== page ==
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Summary:

David Girouard, who led Google’s push into enterprise applications, is leaving the company for a startup called Upstart.com. An eight-year veteran with the search giant, Girouard led Google’s push to take on Microsoft in desktop applications and email. Girouard posted the news to Google+ Friday.

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David Girouard, who led Google’s push into enterprise applications, is leaving the company for a startup called Upstart.com. The move has some questioning just how successful the Internet search giant has been in penetrating the applications market, where Microsoft remains the leader.

During his eight years with the company, Girouard helped lead Google’s push to take on Microsoft  in desktop applications and email,  two areas where Microsoft dominated. While Microsoft remains atop the heap, Google was able to parlay its cloud-based infrastructure to win some share and to compete for some high-profile accounts.

Its aggressive subscription pricing on Google Apps and Gmail — not to mention the free versions – forced Microsoft to offer cheaper hosted versions of Office, SharePoint, and Exchange email.

Girouard also spearheaded the Google Appliance push to embed Google search inside customer data centers. Sundar Pichai, SVP of Google Chrome and apps, will take on Girouard’s responsibilities, CRN reported.

Girouard posted news of his career change to his Google+ site Friday night,  the same day Google confirmed a report that it hired Digg founder Kevin Rose. Rose’s new duties were not specified.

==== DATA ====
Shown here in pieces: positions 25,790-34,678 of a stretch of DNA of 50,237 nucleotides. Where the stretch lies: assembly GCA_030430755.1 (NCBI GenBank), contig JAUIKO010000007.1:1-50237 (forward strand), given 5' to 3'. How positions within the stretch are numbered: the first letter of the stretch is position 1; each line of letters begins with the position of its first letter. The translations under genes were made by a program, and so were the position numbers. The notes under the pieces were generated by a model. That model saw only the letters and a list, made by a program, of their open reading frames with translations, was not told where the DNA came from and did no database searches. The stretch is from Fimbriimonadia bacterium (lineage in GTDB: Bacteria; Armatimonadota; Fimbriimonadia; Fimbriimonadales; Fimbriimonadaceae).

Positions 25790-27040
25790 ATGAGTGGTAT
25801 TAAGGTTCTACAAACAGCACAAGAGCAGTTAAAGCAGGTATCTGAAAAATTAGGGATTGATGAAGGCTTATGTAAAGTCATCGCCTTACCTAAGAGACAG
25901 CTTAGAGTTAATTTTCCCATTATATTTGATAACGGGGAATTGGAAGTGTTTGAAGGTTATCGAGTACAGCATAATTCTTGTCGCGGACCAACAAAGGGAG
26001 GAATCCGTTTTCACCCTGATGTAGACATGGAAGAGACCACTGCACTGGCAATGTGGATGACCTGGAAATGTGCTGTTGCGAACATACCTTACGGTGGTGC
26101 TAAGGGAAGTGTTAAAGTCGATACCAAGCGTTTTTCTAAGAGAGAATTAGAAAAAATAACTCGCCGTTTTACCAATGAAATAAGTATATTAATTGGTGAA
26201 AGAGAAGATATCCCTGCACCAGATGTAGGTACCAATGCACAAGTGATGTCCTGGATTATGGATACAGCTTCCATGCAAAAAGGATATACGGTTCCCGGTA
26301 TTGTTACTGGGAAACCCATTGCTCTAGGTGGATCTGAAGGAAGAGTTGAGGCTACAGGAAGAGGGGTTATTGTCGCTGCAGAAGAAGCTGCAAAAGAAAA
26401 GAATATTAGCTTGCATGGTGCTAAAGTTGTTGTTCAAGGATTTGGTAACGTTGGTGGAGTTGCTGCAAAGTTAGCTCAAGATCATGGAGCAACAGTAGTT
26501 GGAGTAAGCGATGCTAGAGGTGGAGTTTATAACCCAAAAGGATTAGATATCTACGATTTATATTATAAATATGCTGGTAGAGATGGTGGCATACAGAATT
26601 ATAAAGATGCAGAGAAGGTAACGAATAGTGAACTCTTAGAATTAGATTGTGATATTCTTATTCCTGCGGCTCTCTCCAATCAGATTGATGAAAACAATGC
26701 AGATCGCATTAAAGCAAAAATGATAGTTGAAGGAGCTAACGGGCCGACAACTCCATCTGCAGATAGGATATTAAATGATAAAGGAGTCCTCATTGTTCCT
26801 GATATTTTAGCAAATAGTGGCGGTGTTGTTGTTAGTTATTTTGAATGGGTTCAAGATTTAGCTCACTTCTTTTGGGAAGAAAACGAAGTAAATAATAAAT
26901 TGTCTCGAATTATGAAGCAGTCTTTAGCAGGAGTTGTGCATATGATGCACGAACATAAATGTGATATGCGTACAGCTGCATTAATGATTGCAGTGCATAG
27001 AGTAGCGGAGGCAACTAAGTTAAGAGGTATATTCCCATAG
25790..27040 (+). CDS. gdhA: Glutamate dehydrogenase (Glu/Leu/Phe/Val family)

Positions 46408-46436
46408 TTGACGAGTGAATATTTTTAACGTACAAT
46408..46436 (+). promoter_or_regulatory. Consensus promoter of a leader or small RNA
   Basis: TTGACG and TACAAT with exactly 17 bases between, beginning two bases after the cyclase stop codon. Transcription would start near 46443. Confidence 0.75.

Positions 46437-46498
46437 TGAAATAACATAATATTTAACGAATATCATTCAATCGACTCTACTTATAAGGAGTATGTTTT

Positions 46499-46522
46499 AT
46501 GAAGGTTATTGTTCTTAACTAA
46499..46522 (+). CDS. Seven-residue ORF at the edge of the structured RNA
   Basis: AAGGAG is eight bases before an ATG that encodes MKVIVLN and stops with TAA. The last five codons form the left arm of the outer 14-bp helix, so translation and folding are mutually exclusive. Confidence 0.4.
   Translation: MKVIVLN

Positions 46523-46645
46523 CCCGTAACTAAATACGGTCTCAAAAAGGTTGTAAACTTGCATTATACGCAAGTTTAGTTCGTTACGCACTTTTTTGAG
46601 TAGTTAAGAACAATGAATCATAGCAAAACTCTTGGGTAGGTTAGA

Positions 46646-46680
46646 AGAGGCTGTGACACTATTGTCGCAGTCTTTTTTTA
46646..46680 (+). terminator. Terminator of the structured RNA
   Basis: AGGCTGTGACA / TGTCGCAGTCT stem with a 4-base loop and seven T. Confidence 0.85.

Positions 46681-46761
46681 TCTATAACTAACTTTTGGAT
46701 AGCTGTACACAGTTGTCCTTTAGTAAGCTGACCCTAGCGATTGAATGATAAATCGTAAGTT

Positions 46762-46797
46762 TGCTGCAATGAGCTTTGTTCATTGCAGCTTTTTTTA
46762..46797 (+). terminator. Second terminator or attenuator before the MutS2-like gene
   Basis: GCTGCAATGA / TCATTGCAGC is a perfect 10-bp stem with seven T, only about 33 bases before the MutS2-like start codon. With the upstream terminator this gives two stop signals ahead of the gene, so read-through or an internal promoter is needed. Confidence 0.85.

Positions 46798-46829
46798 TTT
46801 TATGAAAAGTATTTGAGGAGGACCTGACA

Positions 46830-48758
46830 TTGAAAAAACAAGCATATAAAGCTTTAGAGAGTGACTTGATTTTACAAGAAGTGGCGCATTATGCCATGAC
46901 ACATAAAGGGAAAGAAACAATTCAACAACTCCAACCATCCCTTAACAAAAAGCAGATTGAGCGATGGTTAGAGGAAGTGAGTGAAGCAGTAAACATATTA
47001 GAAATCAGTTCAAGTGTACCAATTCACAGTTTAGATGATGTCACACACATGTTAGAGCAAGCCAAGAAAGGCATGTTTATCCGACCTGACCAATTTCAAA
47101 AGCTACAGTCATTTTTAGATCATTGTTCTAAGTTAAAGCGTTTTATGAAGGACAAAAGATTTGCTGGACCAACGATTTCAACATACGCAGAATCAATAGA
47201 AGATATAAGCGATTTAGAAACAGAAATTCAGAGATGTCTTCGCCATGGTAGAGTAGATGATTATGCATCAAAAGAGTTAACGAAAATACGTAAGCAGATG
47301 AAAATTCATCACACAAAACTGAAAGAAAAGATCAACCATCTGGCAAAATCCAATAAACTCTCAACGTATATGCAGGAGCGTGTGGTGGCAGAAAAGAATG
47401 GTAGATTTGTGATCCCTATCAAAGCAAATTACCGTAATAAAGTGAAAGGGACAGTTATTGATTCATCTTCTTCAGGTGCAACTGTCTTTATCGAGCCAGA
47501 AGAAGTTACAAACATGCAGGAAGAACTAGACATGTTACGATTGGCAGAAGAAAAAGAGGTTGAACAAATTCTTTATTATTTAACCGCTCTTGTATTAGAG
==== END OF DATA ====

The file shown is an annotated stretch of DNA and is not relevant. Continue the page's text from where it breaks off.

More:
For all Google’s effort, the incumbent powers Microsoft Office and Exchange Server still lead the corporate applications and email market.  Last fall, market researcher Gartner estimated that Google Apps for Business represented less than 1 percent of Google’s overall revenue and there is some doubt as to whether the enterprise apps business remains a priority for the company.

Still, market share and revenue may never have been Google’s goal. By offering a lower-cost option to the Office/Exchange tandem, Google forced the market leader to respond, and that may have been the point all along.

  1. The market switch to Google apps is primarily lead by small and medium sized businesses. As those companies grow they aren’t going to be switching to Microsoft unless and until Microsoft has a competitive product in the cloud space for comparable costs. As a small or even medium sized business you would be foolish to invest in the IT infrastructure required to use Microsoft’s products. So I think Google is killing Microsoft’s growth in the small and medium business sectors. The other part of this equation is the integration and consulting space which is still transitioning to Google Apps

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  2. Enterprise is one of the fastest growing businesses at Google and we are committed to the market and our users for the long term
    Amit Singh

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  3. Ashok Srinath Sunday, March 18, 2012

    It is very clear that Eric Schmidt has a massive hate-on for Microsoft.

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